I’ve had my Razer Naga for a good while now. I came from using a Razer Deathadder, as it was one of the few Razer mice that had support for Macs. When the Naga came out with Mac support, and I actually saw it in-store, I was sold.
I have relatively small hands (being a girl), and the Naga is about a centimeter smaller (shorter) than the Deathadder: it was definitely a better fit for my hands, but still weighty and solid enough for gameplay. The number of buttons as well as the need to use another addon to map them for WoW kind of turned me off initially, but the buttons grew on me, and I discovered I didn’t really need to use another addon.
And this is my setup.
Addons in use
Just one: Bartender. I’ve been using Bartender even before I had my Naga, so being able to use it for Naga programming is just nice. I should probably also say that I use Clique, but for the purposes of Naga programming, it’s not really relevant: Clique programs mouse buttons, but the additional 12 buttons on the Naga are numeric keys (either the numeric keypad, or the numbers on top of the keyboard).
Theoretically, you should be able to use any action bar mod, as well–or even none: you just need to be able to keybind your numeric keypad. Bartender is just really nice for me here.
I put my Naga bindings on a separate Bartender bar, and have it all lined up at the right side of my screen. This way, I can easily swap things around if and when I need: according to which skills/macros I find I’m using more, and which ones need to be more accessible.
I have the Naga’s numeric buttons set to use the numeric keypad (this is changeable using a switch at the bottom of the Naga), partly to make the learning curve smaller and also because more easily available buttons = win. And it’s difficult to spam buttons while moving the mouse–my thumb isn’t that good.
That means I have the number keypad within easy reach (in varying degrees) of my thumb. I have around six keys (inclusing the tilde key) easily accessible with my left, and 12 with my thumb.
In general terms:
Key 1 is my vent button. I’ve never found it easy to have the vent push-to-talk button on my keyboard, because I’d be busy spamming spells. Admittedly, that’s because my main is a DPS; my priest (who is a through-and-through healer) relies heavily on the mouse for healing (through Clique and mouseover macros, which I’ll get to in a sec). I usually need a lot more focus when I’m healing in a raid, though, with hardly any time for venting.
Keys 4-6 as well as 8 are the most accessible keys for most ordinary uses. This may be due to the specific size/shape of my hand, though. For 8, it lies just below the joint on my thumb, so I can easily press it by putting pressure on the middle of my thumb instead of the tip.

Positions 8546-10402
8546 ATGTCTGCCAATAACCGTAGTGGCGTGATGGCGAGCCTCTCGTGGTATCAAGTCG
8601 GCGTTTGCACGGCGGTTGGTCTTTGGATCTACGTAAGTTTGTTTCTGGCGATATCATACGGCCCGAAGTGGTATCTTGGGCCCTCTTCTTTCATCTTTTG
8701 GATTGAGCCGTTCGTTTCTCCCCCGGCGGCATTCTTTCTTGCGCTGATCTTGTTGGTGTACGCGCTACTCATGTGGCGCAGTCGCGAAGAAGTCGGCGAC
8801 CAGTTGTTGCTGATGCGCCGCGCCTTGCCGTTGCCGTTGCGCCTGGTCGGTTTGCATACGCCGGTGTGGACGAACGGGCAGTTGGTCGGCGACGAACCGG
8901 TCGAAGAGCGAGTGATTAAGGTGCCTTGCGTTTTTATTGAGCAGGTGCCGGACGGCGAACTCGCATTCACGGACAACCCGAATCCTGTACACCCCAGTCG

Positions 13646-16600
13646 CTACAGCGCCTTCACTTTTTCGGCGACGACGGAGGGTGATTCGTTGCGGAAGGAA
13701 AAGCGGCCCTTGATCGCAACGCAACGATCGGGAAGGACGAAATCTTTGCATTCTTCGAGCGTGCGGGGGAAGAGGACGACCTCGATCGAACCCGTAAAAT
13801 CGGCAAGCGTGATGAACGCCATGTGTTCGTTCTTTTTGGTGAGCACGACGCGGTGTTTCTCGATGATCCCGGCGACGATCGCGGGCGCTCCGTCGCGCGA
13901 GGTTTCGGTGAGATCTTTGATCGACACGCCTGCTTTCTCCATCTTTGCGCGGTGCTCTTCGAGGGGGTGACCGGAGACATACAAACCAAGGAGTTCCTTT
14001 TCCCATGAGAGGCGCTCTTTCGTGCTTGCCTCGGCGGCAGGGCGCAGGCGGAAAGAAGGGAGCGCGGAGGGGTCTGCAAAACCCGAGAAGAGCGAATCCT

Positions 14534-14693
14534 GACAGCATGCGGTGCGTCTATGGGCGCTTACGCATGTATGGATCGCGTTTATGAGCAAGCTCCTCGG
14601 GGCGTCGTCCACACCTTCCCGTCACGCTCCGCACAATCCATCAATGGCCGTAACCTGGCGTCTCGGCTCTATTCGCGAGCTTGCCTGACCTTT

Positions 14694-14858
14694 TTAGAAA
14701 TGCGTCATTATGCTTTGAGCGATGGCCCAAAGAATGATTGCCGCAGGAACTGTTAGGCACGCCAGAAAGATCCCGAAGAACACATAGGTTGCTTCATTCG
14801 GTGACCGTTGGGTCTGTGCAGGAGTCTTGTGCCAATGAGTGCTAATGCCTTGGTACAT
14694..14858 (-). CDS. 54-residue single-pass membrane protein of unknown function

The other keys usually end up being stuff like rocket packs, strudels, vanity pets, and the like.
The Naga Bar usage sample
As DPS, the most important thing for me is to deal damage. So my 4-6 keys are AOE spells, easily clicked if on the move or to quickly position a targeting circle where my mouse pointer is. Melee-range AOE is at Key 4 (Arcane Explosion) because it’s easier to move when my hold on the mouse is firmer/more stable.
For my priest, Keys 4-6 become cleansing/cooldown buttons–specifically, mouseover macros for these cleansing/cooldown buttons. This is great in conjunction with my Clique usage–it feels quite seamless, treating the numeric keypad buttons on the mouse just like any other mouse button.
(My baby Paladin is a tank, but I’ve yet to really come into using the Naga for her. I’m still confused with all the possible Hands the Paladin has, and I’ve not really looked into utilizing them. So, no tank sample for Naga!)
Talá (left): Fade, Psychic Scream, mouseover Dispel Magic, mouseover Abolish Disease, mouseover Pain Suppression, mouseover Fear Ward, Holy Nova (for quick damage-dealing+healing in CoS, for example), Levitate, mouseover Power Infusion, Shackle Undead, drinks, and my Flask of the North.
Eilonwyn (right): Ice Block macro, Invisibility macro, Arcane Explosion, Blizzard, Flamestrike, Core Hound Pup (lol), Mirror Image macro, blank, lock candy for swapping in case the lock has a lower healthstone, lootship rocket pack, Fish Feast, and focus Counterspell macro (for swapping).
The honest opinion
I’d have to say the Naga was one of the best things I purchased for my gaming. That isn’t exactly saying much: the only equipment I have that is specifically a gaming device would be the Naga and my headset. But it’s certainly been worth its purchase price.
If there’s anything that I don’t like 100% about the Naga, it’s the position of buttons 4 and 5 on the mouse. They’re on the top of the mouse, near my pointer finger. That means that to press these buttons, my finger would need to move to the left. Which means my whole hand shifts/contracts in order to reach those buttons, which, in addition to being a bit far away from any finger, is on the edge/corner of the mouse. You over-estimate the finger move, and your finger slides right into empty space. You under-estimate, and you end up clicking both the button you were aiming for and the left mouse button.
Which means these buttons don’t get used anymore.
They’re a shame, really. I loved those two extra buttons on the Deathadder, but then one could argue that those two buttons were replaced by twelve, and so then there is no reason to complain. Of course, I also used buttons 4 and 5 for other things outside WoW, like shortcuts for various Mac OSX-related things like Spaces and Expose…but not anymore.
But is that any reason to dis the Naga? Nope. I’d still heartily recommend it to anyone–anyone who doesn’t have big hands, that is.